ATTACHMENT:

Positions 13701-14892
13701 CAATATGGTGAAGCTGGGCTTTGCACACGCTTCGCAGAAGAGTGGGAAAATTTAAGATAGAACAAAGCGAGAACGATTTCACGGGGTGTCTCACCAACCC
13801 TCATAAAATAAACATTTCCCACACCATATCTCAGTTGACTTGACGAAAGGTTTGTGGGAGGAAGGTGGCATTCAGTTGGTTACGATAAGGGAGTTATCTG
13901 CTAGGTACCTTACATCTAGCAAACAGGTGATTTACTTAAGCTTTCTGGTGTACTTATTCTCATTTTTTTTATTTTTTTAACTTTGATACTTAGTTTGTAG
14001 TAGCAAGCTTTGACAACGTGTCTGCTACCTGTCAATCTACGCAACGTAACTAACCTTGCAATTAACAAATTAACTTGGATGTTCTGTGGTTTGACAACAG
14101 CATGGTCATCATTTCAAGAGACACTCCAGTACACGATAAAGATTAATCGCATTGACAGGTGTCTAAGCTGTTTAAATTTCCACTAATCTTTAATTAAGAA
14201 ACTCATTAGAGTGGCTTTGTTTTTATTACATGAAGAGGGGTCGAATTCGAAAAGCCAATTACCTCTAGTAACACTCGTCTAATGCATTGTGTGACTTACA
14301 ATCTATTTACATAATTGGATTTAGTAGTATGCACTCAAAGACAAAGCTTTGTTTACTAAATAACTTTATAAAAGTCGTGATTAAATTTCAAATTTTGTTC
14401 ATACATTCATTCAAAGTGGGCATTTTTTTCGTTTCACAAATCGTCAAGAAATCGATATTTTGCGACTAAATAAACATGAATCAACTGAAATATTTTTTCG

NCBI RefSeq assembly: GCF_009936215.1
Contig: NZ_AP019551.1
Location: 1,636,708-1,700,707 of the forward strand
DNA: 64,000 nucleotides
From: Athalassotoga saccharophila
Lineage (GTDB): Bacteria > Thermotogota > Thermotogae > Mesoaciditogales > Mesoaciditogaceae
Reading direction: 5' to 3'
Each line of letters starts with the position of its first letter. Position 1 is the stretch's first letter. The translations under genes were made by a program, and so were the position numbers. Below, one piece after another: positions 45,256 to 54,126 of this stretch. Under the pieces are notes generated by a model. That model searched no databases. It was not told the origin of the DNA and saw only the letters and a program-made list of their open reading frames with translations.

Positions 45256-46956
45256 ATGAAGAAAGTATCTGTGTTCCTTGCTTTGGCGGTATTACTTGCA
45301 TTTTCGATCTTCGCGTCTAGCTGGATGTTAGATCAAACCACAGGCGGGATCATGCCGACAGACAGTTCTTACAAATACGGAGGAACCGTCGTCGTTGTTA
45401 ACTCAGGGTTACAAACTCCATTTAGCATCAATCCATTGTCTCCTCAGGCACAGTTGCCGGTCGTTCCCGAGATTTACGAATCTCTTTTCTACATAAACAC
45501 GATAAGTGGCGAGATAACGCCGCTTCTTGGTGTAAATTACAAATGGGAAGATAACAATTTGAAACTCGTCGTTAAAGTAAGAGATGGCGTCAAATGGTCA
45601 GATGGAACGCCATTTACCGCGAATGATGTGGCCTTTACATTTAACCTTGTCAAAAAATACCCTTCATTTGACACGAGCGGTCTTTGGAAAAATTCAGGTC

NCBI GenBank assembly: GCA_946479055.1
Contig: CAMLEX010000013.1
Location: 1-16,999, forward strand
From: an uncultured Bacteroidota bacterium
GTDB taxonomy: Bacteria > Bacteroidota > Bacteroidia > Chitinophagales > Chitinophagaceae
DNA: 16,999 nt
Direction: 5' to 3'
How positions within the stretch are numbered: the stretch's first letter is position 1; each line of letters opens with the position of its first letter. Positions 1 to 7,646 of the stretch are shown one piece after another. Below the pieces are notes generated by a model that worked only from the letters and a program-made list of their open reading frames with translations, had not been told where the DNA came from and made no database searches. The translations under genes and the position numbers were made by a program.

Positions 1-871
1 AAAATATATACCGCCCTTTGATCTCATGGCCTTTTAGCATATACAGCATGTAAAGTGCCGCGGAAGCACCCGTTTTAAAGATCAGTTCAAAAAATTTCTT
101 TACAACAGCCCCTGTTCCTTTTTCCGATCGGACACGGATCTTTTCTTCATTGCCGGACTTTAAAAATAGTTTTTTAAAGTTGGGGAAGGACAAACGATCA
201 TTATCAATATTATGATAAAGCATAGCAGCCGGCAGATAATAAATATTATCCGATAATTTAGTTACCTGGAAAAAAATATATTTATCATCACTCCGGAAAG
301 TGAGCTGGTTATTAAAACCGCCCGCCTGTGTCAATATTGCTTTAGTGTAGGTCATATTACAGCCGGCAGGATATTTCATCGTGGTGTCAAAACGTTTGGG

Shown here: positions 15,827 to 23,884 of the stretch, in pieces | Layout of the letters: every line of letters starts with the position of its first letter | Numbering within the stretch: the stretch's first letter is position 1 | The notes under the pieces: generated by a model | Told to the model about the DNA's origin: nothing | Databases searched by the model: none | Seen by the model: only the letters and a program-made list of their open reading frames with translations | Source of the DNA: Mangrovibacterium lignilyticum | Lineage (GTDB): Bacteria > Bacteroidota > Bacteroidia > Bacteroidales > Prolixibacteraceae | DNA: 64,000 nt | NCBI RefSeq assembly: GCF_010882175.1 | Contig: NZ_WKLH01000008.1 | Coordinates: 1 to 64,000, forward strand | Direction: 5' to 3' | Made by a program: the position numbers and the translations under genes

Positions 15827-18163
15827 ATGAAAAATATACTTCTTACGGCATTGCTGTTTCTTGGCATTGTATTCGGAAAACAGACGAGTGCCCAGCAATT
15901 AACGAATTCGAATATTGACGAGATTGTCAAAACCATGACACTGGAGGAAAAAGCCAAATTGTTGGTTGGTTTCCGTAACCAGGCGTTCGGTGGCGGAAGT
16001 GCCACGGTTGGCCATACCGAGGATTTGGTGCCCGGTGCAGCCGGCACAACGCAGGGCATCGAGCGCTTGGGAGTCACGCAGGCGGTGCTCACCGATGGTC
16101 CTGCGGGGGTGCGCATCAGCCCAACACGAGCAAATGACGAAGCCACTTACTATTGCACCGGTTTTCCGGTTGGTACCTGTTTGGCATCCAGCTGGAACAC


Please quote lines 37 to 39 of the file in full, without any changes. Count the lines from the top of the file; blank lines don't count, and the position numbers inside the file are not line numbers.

Shown here: positions 15,827 to 23,884 of the stretch, in pieces | Layout of the letters: every line of letters starts with the position of its first letter | Numbering within the stretch: the stretch's first letter is position 1 | The notes under the pieces: generated by a model | Told to the model about the DNA's origin: nothing | Databases searched by the model: none | Seen by the model: only the letters and a program-made list of their open reading frames with translations | Source of the DNA: Mangrovibacterium lignilyticum | Lineage (GTDB): Bacteria > Bacteroidota > Bacteroidia > Bacteroidales > Prolixibacteraceae | DNA: 64,000 nt | NCBI RefSeq assembly: GCF_010882175.1 | Contig: NZ_WKLH01000008.1 | Coordinates: 1 to 64,000, forward strand | Direction: 5' to 3' | Made by a program: the position numbers and the translations under genes

Positions 15827-18163
15827 ATGAAAAATATACTTCTTACGGCATTGCTGTTTCTTGGCATTGTATTCGGAAAACAGACGAGTGCCCAGCAATT